1 Corinthians 2:1–13 (Listen)

Proclaiming Christ Crucified

2:1 And I, when I came to you, brothers, did not come proclaiming to you the testimony of God with lofty speech or wisdom. For I decided to know nothing among you except Jesus Christ and him crucified. And I was with you in weakness and in fear and much trembling, and my speech and my message were not in plausible words of wisdom, but in demonstration of the Spirit and of power, so that your faith might not rest in the wisdom of men but in the power of God.

Wisdom from the Spirit

Yet among the mature we do impart wisdom, although it is not a wisdom of this age or of the rulers of this age, who are doomed to pass away. But we impart a secret and hidden wisdom of God, which God decreed before the ages for our glory. None of the rulers of this age understood this, for if they had, they would not have crucified the Lord of glory. But, as it is written,

  “What no eye has seen, nor ear heard,
    nor the heart of man imagined,
  what God has prepared for those who love him”—

10 these things God has revealed to us through the Spirit. For the Spirit searches everything, even the depths of God. 11 For who knows a person’s thoughts except the spirit of that person, which is in him? So also no one comprehends the thoughts of God except the Spirit of God. 12 Now we have received not the spirit of the world, but the Spirit who is from God, that we might understand the things freely given us by God. 13 And we impart this in words not taught by human wisdom but taught by the Spirit, interpreting spiritual truths to those who are spiritual.

Mark 1:29–45 (Listen)

Jesus Heals Many

29 And immediately he left the synagogue and entered the house of Simon and Andrew, with James and John. 30 Now Simon’s mother-in-law lay ill with a fever, and immediately they told him about her. 31 And he came and took her by the hand and lifted her up, and the fever left her, and she began to serve them.

32 That evening at sundown they brought to him all who were sick or oppressed by demons. 33 And the whole city was gathered together at the door. 34 And he healed many who were sick with various diseases, and cast out many demons. And he would not permit the demons to speak, because they knew him.

Jesus Preaches in Galilee

35 And rising very early in the morning, while it was still dark, he departed and went out to a desolate place, and there he prayed. 36 And Simon and those who were with him searched for him, 37 and they found him and said to him, “Everyone is looking for you.” 38 And he said to them, “Let us go on to the next towns, that I may preach there also, for that is why I came out.” 39 And he went throughout all Galilee, preaching in their synagogues and casting out demons.

Jesus Cleanses a Leper

40 And a leper came to him, imploring him, and kneeling said to him, “If you will, you can make me clean.” 41 Moved with pity, he stretched out his hand and touched him and said to him, “I will; be clean.” 42 And immediately the leprosy left him, and he was made clean. 43 And Jesus sternly charged him and sent him away at once, 44 and said to him, “See that you say nothing to anyone, but go, show yourself to the priest and offer for your cleansing what Moses commanded, for a proof to them.” 45 But he went out and began to talk freely about it, and to spread the news, so that Jesus could no longer openly enter a town, but was out in desolate places, and people were coming to him from every quarter.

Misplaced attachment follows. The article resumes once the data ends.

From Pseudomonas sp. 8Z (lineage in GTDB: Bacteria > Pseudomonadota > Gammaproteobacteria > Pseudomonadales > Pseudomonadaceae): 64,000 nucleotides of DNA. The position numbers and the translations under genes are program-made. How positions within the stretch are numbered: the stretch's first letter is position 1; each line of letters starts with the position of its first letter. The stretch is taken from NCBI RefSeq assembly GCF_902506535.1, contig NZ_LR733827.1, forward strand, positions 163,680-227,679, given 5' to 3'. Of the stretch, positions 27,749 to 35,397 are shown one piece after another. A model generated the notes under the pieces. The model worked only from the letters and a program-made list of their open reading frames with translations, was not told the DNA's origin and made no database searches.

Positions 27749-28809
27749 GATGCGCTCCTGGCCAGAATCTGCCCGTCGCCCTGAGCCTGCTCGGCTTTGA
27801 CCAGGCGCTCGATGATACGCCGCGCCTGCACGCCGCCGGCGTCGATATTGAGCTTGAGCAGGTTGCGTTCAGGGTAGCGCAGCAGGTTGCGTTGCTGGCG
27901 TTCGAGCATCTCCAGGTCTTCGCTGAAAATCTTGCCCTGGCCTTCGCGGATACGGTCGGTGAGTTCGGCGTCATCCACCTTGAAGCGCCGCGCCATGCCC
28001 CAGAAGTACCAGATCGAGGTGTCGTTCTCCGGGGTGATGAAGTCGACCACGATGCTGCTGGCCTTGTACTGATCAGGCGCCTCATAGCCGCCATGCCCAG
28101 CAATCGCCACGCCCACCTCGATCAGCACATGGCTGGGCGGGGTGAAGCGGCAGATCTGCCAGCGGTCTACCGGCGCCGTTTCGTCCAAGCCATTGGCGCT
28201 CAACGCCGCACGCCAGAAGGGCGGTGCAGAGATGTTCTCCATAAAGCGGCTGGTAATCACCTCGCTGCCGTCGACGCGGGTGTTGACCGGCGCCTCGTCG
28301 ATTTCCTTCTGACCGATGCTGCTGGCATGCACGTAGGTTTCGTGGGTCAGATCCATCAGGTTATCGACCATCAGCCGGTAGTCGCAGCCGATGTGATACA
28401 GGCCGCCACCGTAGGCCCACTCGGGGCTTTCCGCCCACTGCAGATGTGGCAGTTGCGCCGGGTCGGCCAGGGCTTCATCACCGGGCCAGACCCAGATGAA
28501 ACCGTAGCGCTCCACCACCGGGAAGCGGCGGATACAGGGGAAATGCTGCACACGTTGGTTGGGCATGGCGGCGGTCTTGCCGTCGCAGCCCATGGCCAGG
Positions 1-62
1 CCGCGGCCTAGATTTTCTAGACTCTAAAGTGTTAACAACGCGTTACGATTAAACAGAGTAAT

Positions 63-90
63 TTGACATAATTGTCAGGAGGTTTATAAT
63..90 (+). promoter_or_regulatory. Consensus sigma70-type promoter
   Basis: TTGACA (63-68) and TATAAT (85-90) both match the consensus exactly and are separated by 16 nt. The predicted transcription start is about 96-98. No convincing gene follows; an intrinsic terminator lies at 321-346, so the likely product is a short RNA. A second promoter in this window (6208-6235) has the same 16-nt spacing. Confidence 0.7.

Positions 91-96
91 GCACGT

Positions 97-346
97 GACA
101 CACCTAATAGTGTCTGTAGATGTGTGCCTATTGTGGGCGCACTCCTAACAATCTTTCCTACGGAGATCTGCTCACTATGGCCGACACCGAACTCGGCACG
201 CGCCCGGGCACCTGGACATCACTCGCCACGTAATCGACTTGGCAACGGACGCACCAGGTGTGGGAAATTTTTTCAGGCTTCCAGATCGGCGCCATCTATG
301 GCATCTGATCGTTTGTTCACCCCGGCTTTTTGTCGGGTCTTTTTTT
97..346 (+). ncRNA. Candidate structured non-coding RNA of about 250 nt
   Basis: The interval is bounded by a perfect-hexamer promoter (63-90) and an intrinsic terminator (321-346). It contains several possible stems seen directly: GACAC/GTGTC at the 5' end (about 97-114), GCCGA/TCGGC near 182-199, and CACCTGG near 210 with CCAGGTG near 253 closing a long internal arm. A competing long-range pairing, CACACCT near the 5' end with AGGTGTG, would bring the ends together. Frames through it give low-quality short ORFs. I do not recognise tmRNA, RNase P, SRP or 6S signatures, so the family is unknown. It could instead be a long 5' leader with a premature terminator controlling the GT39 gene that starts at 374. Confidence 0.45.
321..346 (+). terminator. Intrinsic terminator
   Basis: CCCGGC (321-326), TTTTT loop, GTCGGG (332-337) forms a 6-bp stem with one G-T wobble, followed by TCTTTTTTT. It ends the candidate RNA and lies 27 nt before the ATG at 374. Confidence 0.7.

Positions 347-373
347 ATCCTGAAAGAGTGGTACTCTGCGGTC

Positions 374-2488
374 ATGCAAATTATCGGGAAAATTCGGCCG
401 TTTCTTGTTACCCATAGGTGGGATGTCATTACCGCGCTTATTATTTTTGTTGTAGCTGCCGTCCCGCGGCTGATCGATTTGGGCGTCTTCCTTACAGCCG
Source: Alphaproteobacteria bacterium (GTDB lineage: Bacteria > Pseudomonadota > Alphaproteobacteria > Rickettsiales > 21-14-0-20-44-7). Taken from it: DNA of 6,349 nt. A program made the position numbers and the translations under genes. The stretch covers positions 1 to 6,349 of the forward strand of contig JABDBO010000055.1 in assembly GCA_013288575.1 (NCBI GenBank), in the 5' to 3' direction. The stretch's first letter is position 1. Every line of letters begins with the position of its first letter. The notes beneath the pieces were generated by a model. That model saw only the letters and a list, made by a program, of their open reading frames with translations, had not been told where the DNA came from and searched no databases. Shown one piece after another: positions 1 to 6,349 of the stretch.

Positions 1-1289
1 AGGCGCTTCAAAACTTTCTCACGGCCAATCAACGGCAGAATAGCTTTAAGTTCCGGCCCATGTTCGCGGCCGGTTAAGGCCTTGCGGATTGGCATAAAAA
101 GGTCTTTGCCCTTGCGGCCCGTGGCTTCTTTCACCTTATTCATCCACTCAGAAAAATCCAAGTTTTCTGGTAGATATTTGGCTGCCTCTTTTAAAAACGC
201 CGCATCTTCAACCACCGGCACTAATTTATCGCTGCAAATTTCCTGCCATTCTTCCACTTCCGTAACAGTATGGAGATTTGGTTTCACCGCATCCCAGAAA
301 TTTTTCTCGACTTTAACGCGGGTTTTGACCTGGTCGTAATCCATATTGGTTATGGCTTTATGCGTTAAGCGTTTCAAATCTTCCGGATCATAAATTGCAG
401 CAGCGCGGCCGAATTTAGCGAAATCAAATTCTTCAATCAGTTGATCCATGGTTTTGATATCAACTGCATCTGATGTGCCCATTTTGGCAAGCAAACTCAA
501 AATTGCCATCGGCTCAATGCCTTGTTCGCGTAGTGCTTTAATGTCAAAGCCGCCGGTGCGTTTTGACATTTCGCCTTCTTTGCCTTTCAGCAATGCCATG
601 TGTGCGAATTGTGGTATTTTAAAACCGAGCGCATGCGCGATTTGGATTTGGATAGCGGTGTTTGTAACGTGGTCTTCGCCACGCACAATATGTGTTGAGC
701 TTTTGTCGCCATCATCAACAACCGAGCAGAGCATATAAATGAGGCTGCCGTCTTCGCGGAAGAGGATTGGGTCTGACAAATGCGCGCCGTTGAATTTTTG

Morning Psalms

Psalm 5 (Listen)

Lead Me in Your Righteousness

To the choirmaster: for the flutes. A Psalm of David.

5:1   Give ear to my words, O LORD;
    consider my groaning.
  Give attention to the sound of my cry,
    my King and my God,
    for to you do I pray.
  O LORD, in the morning you hear my voice;
    in the morning I prepare a sacrifice for you and watch.
  For you are not a God who delights in wickedness;
    evil may not dwell with you.
  The boastful shall not stand before your eyes;
    you hate all evildoers.
  You destroy those who speak lies;
    the LORD abhors the bloodthirsty and deceitful man.
  But I, through the abundance of your steadfast love,
    will enter your house.
  I will bow down toward your holy temple
    in the fear of you.
  Lead me, O LORD, in your righteousness
    because of my enemies;
    make your way straight before me.
  For there is no truth in their mouth;
    their inmost self is destruction;
  their throat is an open grave;
    they flatter with their tongue.
10   Make them bear their guilt, O God;
    let them fall by their own counsels;
  because of the abundance of their transgressions cast them out,
    for they have rebelled against you.
11   But let all who take refuge in you rejoice;
    let them ever sing for joy,
  and spread your protection over them,
    that those who love your name may exult in you.
12   For you bless the righteous, O LORD;
    you cover him with favor as with a shield.

Psalm 147:1–12 (Listen)

He Heals the Brokenhearted

147:1   Praise the LORD!
  For it is good to sing praises to our God;
    for it is pleasant, and a song of praise is fitting.
  The LORD builds up Jerusalem;
    he gathers the outcasts of Israel.
  He heals the brokenhearted
    and binds up their wounds.
  He determines the number of the stars;
    he gives to all of them their names.
  Great is our Lord, and abundant in power;
    his understanding is beyond measure.
  The LORD lifts up the humble;
    he casts the wicked to the ground.
  Sing to the LORD with thanksgiving;
    make melody to our God on the lyre!
  He covers the heavens with clouds;
    he prepares rain for the earth;
    he makes grass grow on the hills.
  He gives to the beasts their food,
    and to the young ravens that cry.
10   His delight is not in the strength of the horse,
    nor his pleasure in the legs of a man,
11   but the LORD takes pleasure in those who fear him,